Episode # 36 – What do Top Authors Have in Common?

In Business, Full time writing, Mindset, Networking, Social Media by Simon Whistler15 Comments

what do top authors have in common beverley

What do Top Authors Have in Common?

This week I talk to Beverley Kendall about a survey she completed late last year and publishing in January 2014, which look at what top authors (who self published) were earning, and what these top authors were doing in common. We also talk about her journey from being a traditionally published author to going self published, and why she is so glad that she did!

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An Heir of Deception

Amazon Profile



2013 Self Publishing Survey – what the latter half of the episode is about. It looks at the financial situation of over 800 self-published authors.

Avon Fan Lit – a competition run by HaperCollins to win money and something produced.

Kensington Publishing

Amanda Hocking

The Season – News and reviews by Beverley, was a promotional route she started when her first book was coming out. A place for her to put new authors in front of readers.

That scathing Huff Post article by Steven Zacharius that spurred Beverley to do the 2013 Self Publishing Survey

Show notes:

Starting off by trying to find an agent for her first piece of work after doing the Avon Fan Lit competition. Got an agent and got a contract with Kensington Publishing, it was the first thing that she ever wrote and finished, although she had written a bunch of unwritten works previously.

Historical Research

Her books are set in the late 19th Century, this requires a great deal of research.

She has a stack of research books and she takes an enourmous amount of effort to get everything perfect, Beverley describes it as “painstaking” – down to the number of layers of clothing they wear, or how long would it take to travel from Berkshire to Paddington by horse. Google Books, The Victorian Dictionary, and other sites are enormously useful. When she finds something out it goes in a research document so she doesn’t have to go back and do the research again. This doesn’t always work perfectly.

Being sloppy with your research and readers will call you out on it, especially for more significant historical events.

Beverley says how great it is to be able to write new adult books

Journey into Self Publishing

“It wasn’t a journey I wanted to make to be honest with you.”

A friend of hers wanted to do self-publishing after hearing that some friends were making good money at it. Beverley assumed they must be lying as the money was just too good to be true. At this point she was on her option book with her publisher and she was looking around for a better offer on the third book. Kensington didn’t get back to her so she had to find somewhere else to put the book. Several publishers showed interest but eventually nothing came up, she asked, “Man, what am I going to do?”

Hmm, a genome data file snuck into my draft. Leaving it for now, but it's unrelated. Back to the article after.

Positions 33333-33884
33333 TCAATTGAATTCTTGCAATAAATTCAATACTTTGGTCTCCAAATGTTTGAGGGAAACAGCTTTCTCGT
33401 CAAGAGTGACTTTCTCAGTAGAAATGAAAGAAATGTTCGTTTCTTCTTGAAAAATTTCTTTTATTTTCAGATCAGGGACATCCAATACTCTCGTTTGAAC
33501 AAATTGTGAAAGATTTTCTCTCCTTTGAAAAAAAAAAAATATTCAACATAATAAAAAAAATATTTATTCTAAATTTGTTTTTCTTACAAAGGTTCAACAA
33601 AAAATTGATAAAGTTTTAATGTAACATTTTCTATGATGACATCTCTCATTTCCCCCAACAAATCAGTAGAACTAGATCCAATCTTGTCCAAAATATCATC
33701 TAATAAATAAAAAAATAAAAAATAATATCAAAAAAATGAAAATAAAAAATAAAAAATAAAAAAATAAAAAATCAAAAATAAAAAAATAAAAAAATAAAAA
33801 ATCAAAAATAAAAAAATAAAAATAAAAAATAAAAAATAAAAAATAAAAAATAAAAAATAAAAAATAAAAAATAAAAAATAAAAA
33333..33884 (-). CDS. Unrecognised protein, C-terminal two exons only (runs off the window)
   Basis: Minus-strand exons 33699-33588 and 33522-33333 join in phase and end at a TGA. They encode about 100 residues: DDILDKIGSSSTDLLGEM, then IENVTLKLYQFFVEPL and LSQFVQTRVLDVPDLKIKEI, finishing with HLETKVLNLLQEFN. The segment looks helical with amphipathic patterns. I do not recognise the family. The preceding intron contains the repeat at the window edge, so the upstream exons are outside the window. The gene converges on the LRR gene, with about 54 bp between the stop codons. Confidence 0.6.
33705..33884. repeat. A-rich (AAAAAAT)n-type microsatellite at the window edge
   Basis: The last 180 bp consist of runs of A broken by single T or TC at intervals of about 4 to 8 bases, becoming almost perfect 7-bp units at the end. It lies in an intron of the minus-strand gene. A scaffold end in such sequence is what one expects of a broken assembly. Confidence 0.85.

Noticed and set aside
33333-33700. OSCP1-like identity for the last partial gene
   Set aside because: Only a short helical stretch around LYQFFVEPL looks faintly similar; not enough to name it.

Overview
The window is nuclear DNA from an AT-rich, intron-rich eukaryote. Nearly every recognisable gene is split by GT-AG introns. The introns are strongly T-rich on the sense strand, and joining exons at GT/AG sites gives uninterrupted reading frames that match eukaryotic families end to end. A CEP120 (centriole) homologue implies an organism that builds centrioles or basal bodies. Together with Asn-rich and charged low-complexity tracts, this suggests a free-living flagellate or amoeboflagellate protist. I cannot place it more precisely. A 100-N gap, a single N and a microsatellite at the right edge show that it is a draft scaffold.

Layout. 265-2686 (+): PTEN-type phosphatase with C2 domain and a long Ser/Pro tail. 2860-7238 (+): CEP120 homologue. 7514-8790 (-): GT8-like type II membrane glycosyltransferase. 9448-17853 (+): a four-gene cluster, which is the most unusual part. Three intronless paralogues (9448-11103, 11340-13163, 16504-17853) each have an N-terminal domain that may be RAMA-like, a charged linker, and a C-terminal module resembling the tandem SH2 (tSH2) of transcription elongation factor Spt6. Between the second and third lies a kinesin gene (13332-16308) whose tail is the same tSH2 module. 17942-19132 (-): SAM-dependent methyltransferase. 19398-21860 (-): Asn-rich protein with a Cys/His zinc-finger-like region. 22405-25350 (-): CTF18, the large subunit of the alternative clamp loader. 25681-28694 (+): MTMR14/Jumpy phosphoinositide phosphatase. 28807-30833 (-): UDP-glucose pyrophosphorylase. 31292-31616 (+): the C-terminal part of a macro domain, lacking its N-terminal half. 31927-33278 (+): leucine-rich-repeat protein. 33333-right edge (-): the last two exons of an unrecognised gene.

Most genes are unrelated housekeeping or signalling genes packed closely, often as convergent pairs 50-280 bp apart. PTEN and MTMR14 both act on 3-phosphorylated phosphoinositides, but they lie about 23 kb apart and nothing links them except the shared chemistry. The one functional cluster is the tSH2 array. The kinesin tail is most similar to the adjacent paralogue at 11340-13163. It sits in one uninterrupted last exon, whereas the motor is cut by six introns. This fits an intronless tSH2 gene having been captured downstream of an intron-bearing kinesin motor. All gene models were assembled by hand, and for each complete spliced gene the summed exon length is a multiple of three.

She wrote another book and that also didn’t go anywhere with publishers, and that is when Amanda Hocking came on her radar and her views changed on indie publishing and “that was it for her.” Kensington then released the first two books as ebooks and they started selling tens of thousands of copies and suddenly they wanted the third book, she said no and put it out herself.

Again? Beverley can’t see a contract that traditional publishing could offer her that would work for her.

Learned From Traditional Publishing

Interesting it was the lack of marketing that traditional publishing gave her that was the real advantage. She already knew that ebook marketing was going to be hard and she was ready for it. However the exposure that they got her at the start was great and helped her establish herself.

2013 Self Publishing Survey

A survey of 822 authors about self-publishing. This was spurred after the CEO of her former publisher wrote a scathing Huffington Post article about making money self publishing and how it wasn’t possible, even for top authors. Beverley knew that it wasn’t just her making money so she put together a survey to ask people how they were doing financially (as well as other data), she also wanted to know why top authors were making money – what is working for people in the top tier.

The 2013 Self Publishing Survey wanted to know what the top authors who self published were doing in common to have so much financial success.

As for the data, it would be best for you to check out the survey. The episode talks about some of the key data that was found.

What was interesting is that the survey was not filled out by people who are dabbling in self publishing. This survey was particularly targeted at those who were making a serious effort to make it work financially. If you were to include everyone who just threw up a short book on Amazon, then of course they are not going to be making much money. A lot of the surveys that already exist look at everyone and that isn’t much use for people who are actually willing to put in the work, and those people tend to end up as the top authors.